Bomb-Burst

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Bomb-Burst is the name of two fictional characters from the Transformers series introduced in 1988. The first Bomb-Burst turned from a evil robot to a jet, and was a Generation 1 Pretender with a bat-themed shell. The second Bomb-Burst was the Mini-Con partner to Power Core Combiners Salvage.

Transformers: Generation 1

Transformers character
Bombburst-boxart.jpg
Box art of the Bomb-Burst toy
Name Bomb-Burst
Decepticon
Series Transformers: Generation 1
First appearance "Pretender to the Throne", The Transformers #40 by Marvel Comics
Information
Alternate modes Cybertronian jet
Function Predator
Gender Male
Motto "The greater the foe, the sweeter his fuel!"
Rank 7
Sub-group Pretenders

Bomb-Burst is Decepticon Pretender, released as a toy in 1988. The inner robot transforms into a vertical take-off and landing hover jet with dual lasers. [1]

Fictional biography

Bio: Bomb-Burst is a loner who hunts from the shadows. Cybertronian myth suggests Bomb-Burst was designed to be the ultimate predator in darkness, and his horrific reputation lives up to this legend. Bomb-Burst enjoys silently stalking a group of Autobots, picking them off one by one by dragging his victims into the dark to suck them dry of Energon. Sometimes he leaves his victim's grotesquely mangled husk for the others to find later, and other times he just lets the Autobots wonder what happened to their missing comrade. Both methods invariably unnerve his targets, which-pleases Bomb-Burst greatly. He's excellent at his job, but unable to relate personally to most other Decepticons.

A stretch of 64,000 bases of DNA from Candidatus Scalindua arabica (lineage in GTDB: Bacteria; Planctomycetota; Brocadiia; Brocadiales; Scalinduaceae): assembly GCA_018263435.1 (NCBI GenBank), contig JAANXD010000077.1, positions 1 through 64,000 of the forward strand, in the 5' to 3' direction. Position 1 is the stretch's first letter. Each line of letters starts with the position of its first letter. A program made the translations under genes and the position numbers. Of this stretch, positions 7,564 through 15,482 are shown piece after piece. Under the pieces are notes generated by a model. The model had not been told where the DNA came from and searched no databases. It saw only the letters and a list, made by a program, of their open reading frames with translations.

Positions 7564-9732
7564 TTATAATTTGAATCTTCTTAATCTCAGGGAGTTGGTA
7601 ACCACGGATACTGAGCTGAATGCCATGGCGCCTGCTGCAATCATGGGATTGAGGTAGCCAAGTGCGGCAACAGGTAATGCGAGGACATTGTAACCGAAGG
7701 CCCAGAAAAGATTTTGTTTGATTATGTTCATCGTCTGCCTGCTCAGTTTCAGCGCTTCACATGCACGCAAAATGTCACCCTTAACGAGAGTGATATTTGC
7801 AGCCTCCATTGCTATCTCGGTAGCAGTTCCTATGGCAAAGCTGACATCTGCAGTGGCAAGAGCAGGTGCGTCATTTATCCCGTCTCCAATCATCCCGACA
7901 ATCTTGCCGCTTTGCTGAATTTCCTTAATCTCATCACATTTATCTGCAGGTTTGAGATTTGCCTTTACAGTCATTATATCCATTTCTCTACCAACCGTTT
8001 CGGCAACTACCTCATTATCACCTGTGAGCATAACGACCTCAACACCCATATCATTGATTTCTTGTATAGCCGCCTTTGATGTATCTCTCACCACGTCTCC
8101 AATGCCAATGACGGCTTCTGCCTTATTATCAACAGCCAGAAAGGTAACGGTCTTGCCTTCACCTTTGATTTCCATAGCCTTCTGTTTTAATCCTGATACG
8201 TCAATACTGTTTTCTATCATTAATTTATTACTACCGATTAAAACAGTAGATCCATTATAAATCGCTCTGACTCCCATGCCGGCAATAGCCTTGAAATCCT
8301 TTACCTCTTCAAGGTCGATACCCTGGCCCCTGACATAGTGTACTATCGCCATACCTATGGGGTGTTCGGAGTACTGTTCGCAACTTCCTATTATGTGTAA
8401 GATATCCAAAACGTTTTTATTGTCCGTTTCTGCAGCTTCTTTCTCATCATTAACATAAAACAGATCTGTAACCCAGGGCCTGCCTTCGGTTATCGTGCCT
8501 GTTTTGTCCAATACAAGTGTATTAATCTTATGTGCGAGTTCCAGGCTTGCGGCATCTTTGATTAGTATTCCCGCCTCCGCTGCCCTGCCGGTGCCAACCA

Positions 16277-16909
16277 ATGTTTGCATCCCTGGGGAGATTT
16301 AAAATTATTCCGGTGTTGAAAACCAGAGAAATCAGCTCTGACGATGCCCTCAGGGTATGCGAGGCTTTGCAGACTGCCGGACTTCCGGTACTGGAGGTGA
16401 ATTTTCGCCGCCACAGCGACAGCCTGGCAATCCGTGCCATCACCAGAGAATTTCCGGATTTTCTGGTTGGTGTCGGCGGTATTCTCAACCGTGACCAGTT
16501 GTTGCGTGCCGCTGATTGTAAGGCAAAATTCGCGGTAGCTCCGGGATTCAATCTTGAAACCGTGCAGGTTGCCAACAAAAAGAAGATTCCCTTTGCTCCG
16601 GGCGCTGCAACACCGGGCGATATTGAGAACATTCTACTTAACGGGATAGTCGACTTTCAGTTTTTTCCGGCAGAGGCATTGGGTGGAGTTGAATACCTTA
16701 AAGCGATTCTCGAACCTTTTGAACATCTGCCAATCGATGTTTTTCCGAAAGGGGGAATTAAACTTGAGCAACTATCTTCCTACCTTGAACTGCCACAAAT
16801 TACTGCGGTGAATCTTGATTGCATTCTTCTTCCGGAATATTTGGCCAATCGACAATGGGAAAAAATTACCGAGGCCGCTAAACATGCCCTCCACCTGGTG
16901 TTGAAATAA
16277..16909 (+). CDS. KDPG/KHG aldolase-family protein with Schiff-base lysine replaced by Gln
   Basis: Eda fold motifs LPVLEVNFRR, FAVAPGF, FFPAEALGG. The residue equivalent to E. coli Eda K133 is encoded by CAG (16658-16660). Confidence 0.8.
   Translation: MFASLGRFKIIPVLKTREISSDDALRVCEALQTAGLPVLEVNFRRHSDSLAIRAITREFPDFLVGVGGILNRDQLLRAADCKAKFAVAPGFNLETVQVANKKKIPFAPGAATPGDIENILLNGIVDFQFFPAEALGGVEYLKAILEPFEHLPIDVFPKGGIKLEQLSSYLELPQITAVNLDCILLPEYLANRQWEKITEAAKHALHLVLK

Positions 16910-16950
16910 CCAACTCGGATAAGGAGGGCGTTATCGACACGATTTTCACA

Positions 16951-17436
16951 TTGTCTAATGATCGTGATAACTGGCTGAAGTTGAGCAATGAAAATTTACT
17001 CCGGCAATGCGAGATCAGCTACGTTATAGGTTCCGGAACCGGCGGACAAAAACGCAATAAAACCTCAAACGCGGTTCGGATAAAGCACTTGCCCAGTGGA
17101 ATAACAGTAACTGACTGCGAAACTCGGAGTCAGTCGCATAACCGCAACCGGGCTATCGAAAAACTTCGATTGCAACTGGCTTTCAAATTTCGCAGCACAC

Weapons and Abilities: Subject transforms into a nearly silent vehicle armed with dual lasers that he also uses in robot mode. Specially designed fangs in outer Pretender shell allow subject to pierce most metals and then suck any energon out. Shell then processes the energy, increasing his strength. Shell is capable of flight and also causes rust rashes on contact. It is armed with a corrosive slime shooter and an energo-battle axe. In robot mode, possesses great strength.

Weaknesses: The optic sensors of Subject's outer shell are easily blinded by bright light. His shell burns so much energy that he must refuel (or drain other Transformers' energy) regularly to avoid stasis lock.

Reception

He is considered the closest thing Transformers have to vampire.[2]

Animated series

Although the US Transformers animated series was canceled before Bomb-Burst was brought out, his Japanese counterpart Blood appeared in the Masterforce anime series. Bomb-Burst's only appearance in animation was in early commercials for the Pretender toys. [3]

Comic

Condor Verlag

In a story called "By their Blasters you shall know them ...!" from Transformers Comic-Magazin issue #12 by German comic publisher Condor Verlag Optimus Prime instructs Backstreet, Bumblebee and Ruckus on how to identify Autobots from Decepticons in battle using the Ark's computer. Bomb-Burst is one of those he displays to the Autobots. This story states that his pretender shell is based on old Earth myths, and spells his name Bomburst.[4]

In a story called "Memories of Bumblebee" from Transformers Comic-Magazin issue #15 by German comic publisher Condor Verlag Bumblebee views a recording of Optimus Prime where he identifies Autobots and Decepticons in battle using the Ark's computer. Bomb-Burst is among those he displays.[5]

Dreamwave Productions

Although Bomb-Burst never appeared in the fiction from Dreamwave Productions before it closed, he did get a one page biography in its More Than Meets The Eye series.

IDW Publishing

Bomb-Burst appeared amongst Bludgeon's acolytes in the Spotlight issue on Soundwave. When their plan was revealed, Bomb-Burst was attacked by Soundwave, but Iguanus used one of Shockwave's experimental weapons to send Soundwave into stasis lock.